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There’s a figurative dusty file bin for every industry known to man, the repository of great accomplishments bestowed upon all of the relevant players — great and small alike — in each industry. The dusty file bin of the recording industry is actually more like a modern cryogenic chamber, maintained by long-time music fan, Joel Whitburn.

Whitburn’s time machine of recording industry data is simply named “Record Research” and it stores sales, chart and radio information that goes as far back as the nineteenth century. The company’s records cover every genre of music ever sold on a store shelf or an Internet website, and it also categorizes an enormous amount of minutiae that’s either integral or peripheral to every recording that has ever been ranked on an industry sales chart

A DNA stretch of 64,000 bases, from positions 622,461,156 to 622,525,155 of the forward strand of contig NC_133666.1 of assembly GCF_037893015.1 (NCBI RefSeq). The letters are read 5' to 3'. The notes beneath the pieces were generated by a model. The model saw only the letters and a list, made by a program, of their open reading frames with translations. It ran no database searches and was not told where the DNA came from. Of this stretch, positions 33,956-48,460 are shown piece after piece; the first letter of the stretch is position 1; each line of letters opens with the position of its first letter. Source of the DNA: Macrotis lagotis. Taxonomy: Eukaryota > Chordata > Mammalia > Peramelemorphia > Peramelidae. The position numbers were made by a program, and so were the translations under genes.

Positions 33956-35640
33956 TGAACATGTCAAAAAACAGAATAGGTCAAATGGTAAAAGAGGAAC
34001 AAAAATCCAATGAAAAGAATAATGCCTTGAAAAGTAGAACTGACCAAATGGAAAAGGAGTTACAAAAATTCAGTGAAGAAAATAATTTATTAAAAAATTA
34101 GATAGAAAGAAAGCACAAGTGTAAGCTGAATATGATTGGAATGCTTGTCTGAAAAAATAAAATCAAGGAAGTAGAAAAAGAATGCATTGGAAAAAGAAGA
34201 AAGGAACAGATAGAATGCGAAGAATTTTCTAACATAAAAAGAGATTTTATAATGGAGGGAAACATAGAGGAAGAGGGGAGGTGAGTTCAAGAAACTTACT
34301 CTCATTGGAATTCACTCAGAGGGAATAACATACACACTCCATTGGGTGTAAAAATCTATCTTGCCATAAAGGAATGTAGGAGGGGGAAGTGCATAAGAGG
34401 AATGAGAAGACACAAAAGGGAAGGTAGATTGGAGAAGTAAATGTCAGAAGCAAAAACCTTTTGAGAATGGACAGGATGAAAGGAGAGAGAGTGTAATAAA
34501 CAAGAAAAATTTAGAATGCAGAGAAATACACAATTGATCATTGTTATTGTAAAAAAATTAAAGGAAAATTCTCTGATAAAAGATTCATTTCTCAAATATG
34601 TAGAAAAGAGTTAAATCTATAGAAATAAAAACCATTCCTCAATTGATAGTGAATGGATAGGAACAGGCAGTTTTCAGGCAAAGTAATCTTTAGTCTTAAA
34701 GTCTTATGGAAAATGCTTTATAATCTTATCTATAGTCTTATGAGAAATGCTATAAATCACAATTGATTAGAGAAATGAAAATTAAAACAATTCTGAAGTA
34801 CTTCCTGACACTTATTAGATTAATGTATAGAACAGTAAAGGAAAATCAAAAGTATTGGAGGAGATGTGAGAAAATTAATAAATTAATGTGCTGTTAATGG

Whitburn, spurred by his passion for collecting Billboard singles charts, founded Record Research as a youngster in the 1950s. After graduating from college, Whitburn decided to compile a comprehensive number of charts into a statistical report, and after working out a favorable licensing deal with America’s premiere music charts authority, Billboard magazine, he fully launched the company in 1970.

Record Research now publishes dozens of statistical volumes covering historically diverse music chart data of all types. While these works are rather expensive and generally appeal only to a small hardcore market of music statistics geeks, the publications also serve as an outstanding reference resource for people looking to accurately collect entire catalogs of music from their favorite artists or for those seeking accuracy in recording industry data that they’re including in proprietary works.

Although Whitburn turns 70 years old this year, his family is poised to take over his baby when he’s no longer able to run it. With the ever-evolving nature of the recording industry, Record Research is certain to continue its expanding menu of publications for decades to come.

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